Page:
The Care Inspectorate has the power to shut down any service that remains unsatisfactory over a period of time.
There are 14 different Care Inspectorate offices around Scotland, you need to register with the one closest to your out of school provision.
When you don’t need to register with the Care Inspectorate
The provision is for less than two hours per day
Homework or study clubs
Extracurricular clubs that develop a specific skill, like art, languages or netball
All staff working in registered out of school clubs must hold the same qualifications as people working in early learning and childcare and be registered with the Scottish Social Services Council.
If you live in Wales, you need to register your out of school provision with Care Inspectorate Wales (CIW).
You must register if children are with you for over two hours per day.
Care Inspectorate Wales suggest that you use the Local Family Information Service to check you meet all the necessary staff qualifications.
They also recommend getting in touch with the organisation best suited to your out of school club to get more information about starting up.
How do I start my application?
You apply to register through the Care Inspectorate Wales’ online service. This will require you to already have your Disclosure and Barring Service (DBS) certificate. You may already have this through your current employment. If you don’t, you can get all the details on CIW page.
How often will I be inspected?
You will get a full, routine inspection around six months after you open. Then you’ll be put into the out of school care, once in every three years, cycle.
When you don’t have to register
The Guidance states that you are not required to registered “if the care provided is incidental to tuition or coaching in the following activities:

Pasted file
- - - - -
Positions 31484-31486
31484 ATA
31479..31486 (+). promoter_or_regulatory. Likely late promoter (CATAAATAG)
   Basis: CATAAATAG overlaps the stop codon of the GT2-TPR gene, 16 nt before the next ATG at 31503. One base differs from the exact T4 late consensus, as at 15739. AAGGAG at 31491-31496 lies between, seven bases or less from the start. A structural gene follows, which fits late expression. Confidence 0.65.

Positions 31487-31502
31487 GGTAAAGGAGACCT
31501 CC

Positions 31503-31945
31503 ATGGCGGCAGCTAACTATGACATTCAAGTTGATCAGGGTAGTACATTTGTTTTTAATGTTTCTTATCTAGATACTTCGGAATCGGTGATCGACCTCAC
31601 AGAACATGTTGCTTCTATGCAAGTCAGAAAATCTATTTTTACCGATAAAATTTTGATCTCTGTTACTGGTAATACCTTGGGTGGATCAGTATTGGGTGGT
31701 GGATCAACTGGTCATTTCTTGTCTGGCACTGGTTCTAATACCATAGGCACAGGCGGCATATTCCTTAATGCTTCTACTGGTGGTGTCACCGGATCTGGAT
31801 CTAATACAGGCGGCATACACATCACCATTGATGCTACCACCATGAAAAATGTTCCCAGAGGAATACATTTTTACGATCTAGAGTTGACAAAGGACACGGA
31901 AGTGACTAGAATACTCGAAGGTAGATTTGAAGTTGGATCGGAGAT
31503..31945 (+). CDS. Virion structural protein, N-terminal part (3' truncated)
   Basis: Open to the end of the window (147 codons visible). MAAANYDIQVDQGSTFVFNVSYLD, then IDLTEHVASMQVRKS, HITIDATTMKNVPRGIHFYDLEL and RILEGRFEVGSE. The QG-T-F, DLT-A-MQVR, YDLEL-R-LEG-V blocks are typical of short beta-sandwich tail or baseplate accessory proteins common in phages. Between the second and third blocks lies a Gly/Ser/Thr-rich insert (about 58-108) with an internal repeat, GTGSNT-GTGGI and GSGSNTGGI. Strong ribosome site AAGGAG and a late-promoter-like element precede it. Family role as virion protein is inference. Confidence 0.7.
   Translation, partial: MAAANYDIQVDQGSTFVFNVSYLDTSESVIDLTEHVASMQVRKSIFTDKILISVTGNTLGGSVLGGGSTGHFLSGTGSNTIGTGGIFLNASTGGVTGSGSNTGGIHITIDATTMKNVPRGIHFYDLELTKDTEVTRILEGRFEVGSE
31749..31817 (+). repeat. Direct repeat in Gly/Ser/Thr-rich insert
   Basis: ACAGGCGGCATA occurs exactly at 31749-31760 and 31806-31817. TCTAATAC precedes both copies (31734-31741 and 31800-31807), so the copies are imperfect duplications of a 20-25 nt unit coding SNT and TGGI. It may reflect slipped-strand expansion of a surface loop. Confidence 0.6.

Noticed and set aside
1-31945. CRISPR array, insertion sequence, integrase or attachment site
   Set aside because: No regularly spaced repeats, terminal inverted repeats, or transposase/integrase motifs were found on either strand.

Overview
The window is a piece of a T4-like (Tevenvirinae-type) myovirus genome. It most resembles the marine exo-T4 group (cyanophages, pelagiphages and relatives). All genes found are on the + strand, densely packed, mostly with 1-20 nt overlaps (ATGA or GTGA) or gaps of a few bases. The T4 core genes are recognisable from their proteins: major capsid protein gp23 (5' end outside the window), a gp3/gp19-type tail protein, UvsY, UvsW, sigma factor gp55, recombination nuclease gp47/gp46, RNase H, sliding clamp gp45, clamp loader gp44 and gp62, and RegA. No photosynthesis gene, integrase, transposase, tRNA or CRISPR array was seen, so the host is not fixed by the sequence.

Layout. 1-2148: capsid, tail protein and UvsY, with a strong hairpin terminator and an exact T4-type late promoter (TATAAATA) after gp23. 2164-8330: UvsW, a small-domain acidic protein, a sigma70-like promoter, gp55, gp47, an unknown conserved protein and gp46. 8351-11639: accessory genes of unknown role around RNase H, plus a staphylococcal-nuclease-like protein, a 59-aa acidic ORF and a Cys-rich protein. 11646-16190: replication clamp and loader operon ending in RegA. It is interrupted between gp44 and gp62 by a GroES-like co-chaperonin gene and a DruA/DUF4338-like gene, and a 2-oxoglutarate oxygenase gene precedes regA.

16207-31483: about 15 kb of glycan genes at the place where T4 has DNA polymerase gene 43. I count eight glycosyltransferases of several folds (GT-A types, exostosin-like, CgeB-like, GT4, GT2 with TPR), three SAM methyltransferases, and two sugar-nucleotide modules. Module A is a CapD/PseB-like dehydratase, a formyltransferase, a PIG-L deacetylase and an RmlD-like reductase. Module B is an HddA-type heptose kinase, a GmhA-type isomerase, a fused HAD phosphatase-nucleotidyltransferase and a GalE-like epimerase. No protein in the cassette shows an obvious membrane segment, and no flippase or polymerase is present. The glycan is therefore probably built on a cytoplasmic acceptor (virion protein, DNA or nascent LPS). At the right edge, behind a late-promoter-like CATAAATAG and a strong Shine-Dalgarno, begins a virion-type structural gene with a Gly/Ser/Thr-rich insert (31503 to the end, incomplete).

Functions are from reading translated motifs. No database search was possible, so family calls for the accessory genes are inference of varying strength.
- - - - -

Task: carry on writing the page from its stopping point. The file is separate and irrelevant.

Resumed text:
- performing arts
- arts and crafts
- school study or homework support
- religious or cultural study
Two exceptions to this:
- children are under 5 and are with you for over 4 hours per day
- the coach or tutor offers more than two of the listed activities
How are you feeling?
It’s a bit overwhelming at first, isn’t it? Hopefully, this concise breakdown of who you need to register with and the basic regulations has been helpful. There is a long list of legislative targets to meet when you’re involved in childcare. And right at the start it’s pretty daunting. But, as you can see, wherever you are there are organisations to advise you and most of the actual regulations turn out to be what you’d expect.
There are two similarities between all of the four nations;
You don’t have to register ‘extra curricular activities’ that develop a particular skill or support school learning. But, in England, you can join the voluntary register.
The process takes a long time. You need to allow months, not weeks, to complete your preparations and allow your organisation time to complete their due process.
It’s particularly important to note that parents/carers can only get tax free childcare and use childcare vouchers for registered out of school provision.
And, when it’s done, it’s done! You’ll have to amend policies as laws change over time. You’ll need to complete the same procedure when you hire new members of staff. There’ll always be amendments. But once you’ve got yourself registered and legally set up, you’re good to go!
To make things run smoothly for your club, have you thought about using a system which will make managing your club much easier? Have a look at Kids Club HQ, we know it’ll save you tons of time and stress.